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Reader responses: Getting out of credit card debt

Last updated on: February 18, 2010 11:35 IST

'Don't use your credit card for small expenses'



We asked readers to send us their advice and suggestions on how to get out of credit card debt. Here, we publish two more responses.

First up reader Naresh Gupta tells how he got out of a credit card debt trap.

Credit cards are part of our lives. Though we would like to stay away from them, it is difficult since it makes sense to have the purchasing power and ready cash without actually carrying it.

I have been using a credit card for the past four years and was in the vicious cycle of debt for the last three years. As soon as my salary was in, the credit statement will also come and would ultimately end up eating most of my salary. After paying off the credit card bill, there would not be much cash in my account so I would use the credit card again... and so the cycle continued.

To prevent such a situation, the first thing to do is use only one credit card. There is no point packing your wallet with various cards -- it might look good to have a bunch of cards but ultimately you have to pay for it, and heavily too.

Next, you need to restrict the use of your credit card to only only on high-value items (set a limit of Rs 5,000 or 7,000) where saving cash in your account make sense. Don't use it for small things like Rs 169 at a burger place or Rs 260 on pizza or Rs 400 on movie tickets. These small expenses tend to add up by the end of the month. Instead withdraw cash from your savings account or use your debit card. You will be amazed to see how dramatically unnecessary expenses drop. Also, this will help you to keep track of your account balance.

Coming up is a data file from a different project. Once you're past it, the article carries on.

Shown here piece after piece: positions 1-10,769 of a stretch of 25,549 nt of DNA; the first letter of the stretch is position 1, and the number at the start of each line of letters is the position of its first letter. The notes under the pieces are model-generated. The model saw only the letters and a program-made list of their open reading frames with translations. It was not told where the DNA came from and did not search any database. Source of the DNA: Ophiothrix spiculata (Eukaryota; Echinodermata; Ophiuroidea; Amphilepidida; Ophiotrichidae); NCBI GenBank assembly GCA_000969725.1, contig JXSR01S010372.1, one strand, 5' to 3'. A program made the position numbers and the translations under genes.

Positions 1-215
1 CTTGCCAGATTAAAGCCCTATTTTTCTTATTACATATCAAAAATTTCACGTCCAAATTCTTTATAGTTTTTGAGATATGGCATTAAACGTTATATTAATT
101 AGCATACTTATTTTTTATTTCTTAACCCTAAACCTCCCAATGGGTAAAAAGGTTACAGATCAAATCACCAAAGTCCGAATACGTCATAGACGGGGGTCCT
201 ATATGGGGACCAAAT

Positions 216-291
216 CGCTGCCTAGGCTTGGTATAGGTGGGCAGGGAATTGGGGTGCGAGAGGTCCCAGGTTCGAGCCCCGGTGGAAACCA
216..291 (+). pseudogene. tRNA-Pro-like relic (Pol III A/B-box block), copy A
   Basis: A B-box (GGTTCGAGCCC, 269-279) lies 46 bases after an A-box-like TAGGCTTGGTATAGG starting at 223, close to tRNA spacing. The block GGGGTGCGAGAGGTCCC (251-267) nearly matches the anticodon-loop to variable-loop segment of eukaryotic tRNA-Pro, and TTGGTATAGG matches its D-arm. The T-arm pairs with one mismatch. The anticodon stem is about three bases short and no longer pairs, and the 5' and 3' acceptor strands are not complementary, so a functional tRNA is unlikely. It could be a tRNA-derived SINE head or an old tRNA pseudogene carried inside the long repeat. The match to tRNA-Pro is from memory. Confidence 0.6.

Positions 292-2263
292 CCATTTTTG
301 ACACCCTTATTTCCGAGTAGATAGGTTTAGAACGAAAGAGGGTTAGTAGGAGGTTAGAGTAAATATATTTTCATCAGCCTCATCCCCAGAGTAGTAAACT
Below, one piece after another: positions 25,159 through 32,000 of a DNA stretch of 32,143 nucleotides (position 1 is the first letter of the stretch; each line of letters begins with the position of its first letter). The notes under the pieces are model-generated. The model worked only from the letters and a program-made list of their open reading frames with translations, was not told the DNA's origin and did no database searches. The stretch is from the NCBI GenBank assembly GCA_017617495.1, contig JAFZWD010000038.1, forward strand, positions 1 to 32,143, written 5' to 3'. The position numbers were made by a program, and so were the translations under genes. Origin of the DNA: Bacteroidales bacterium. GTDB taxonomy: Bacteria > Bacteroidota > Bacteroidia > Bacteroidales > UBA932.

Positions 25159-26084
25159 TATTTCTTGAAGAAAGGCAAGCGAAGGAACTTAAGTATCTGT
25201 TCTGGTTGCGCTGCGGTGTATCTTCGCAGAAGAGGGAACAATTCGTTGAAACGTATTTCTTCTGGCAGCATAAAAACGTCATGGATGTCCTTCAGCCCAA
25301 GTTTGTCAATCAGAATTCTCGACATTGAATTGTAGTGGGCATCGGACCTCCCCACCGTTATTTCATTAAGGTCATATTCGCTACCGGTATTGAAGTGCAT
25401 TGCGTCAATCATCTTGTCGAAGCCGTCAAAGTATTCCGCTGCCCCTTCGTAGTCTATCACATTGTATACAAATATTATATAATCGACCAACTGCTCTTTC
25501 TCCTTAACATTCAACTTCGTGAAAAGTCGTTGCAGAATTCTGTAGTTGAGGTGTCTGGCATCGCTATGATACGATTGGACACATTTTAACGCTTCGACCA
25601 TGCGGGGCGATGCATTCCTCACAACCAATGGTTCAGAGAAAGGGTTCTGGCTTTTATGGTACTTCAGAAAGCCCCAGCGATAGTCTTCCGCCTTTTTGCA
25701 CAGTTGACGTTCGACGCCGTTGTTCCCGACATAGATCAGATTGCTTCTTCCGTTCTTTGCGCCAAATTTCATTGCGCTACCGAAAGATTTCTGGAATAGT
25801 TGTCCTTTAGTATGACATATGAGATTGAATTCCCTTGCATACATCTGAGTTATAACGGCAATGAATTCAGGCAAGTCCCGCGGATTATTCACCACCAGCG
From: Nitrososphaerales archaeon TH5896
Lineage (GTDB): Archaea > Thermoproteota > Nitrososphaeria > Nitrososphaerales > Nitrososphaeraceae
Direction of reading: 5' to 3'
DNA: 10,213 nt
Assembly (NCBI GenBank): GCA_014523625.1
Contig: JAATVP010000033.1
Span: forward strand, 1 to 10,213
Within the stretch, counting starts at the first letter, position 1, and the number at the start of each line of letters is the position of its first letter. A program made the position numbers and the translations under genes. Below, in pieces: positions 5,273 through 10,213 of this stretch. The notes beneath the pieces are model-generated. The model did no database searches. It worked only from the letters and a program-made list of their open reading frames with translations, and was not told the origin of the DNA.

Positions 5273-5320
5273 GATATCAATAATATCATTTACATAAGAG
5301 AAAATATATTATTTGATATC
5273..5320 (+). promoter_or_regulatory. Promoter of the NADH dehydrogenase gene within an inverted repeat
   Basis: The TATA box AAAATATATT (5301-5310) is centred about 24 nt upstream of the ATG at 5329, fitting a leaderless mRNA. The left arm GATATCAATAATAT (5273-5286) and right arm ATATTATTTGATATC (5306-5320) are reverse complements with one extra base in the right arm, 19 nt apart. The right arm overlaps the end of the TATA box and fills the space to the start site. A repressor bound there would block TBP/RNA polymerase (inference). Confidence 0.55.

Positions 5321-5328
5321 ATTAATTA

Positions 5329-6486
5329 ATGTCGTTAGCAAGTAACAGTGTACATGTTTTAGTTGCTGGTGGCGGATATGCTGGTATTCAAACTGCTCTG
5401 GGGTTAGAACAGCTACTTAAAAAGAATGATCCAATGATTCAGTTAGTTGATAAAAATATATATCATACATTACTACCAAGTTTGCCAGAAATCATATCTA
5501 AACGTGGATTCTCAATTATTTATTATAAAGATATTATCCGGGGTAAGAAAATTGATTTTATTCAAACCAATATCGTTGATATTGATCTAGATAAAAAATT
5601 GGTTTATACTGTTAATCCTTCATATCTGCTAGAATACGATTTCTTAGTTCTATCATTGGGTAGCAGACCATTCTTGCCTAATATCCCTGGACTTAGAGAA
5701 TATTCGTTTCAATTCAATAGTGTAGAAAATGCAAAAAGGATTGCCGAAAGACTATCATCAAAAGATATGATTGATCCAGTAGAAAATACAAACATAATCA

The first one or two months will be very tight and you may even have zero balance but after that you should have good cash flow.

It made sense for me and it worked. Give it a try.

Illustration: Rediff Archives


'We got a loan three times what we applied for'

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Next Shrija Venugopal shares her bitter experience with credit card debt and tips on how to avoid it:

My husband and I were in debt about four years ago just because of our own mishandling of money.

We had 2 or 3 personal loans on our credit card at the time.When the time came to close them, one of my friends suggested that since the balances to be repaid were very low we should approach the bank and ask them for a loan for the balance amount so that the EMI cost could be cut down. The loan balance was only Rs 60,000.

I did as she suggested, convinced that it would be a better option. Since the card was in my husband's name, I asked the bank representative to go to him directly to fill the form. My husband without checking the loan amount mentioned on the form, signed it. After two days I received an SMS stating that the loan amount passed was Rs 1.8 lakh. I was devastated! We did not even draw good salaries at that time.

This loan was apart from the home loan that we already had. In fact the loan amount disbursed to us was three-fold the required amount. I called the bank to clear the matter and they sent me the copy of the application form which my husband had signed. I called up the direct selling agent of the bank, but to no avail. He acted as if he was unaware, but I suspected that he might have done this deliberately to fulfill his target. My husband visited the bank's office, but they were of no help either. They were adamant, stating that the forms contained his signature and that if we opted to foreclose the loan they would charge a penalty of Rs 7,000.

We were in a dilemma about what to do, but to answer our prayers, my husband's colleague was ready to take the extra loan from us and assured us that he would pay us back in instalments. This was about four years ago. I took charge of our finances and closed all the credit cards, and also this huge loan.

Today we both are very happy, leading a debt-free life. We have also been able to save a fair amount of money for our future.

But we still remember the hardships that we have gone through -- we had to lead a very nornal life, free of any extravagances to repay this amount. It took almost four years to end this ordeal. So my advice to everybody is:

  • Make a monthly budget for your household expenses.
  • Set aside a monthly expense for entertainment.
  • Use the credit card only in an emergency.
  • And save all the extra money that you get. That is the only way to live a debt-free life. 

I dedicate this to my best friend who helped us get out of our financial troubles.

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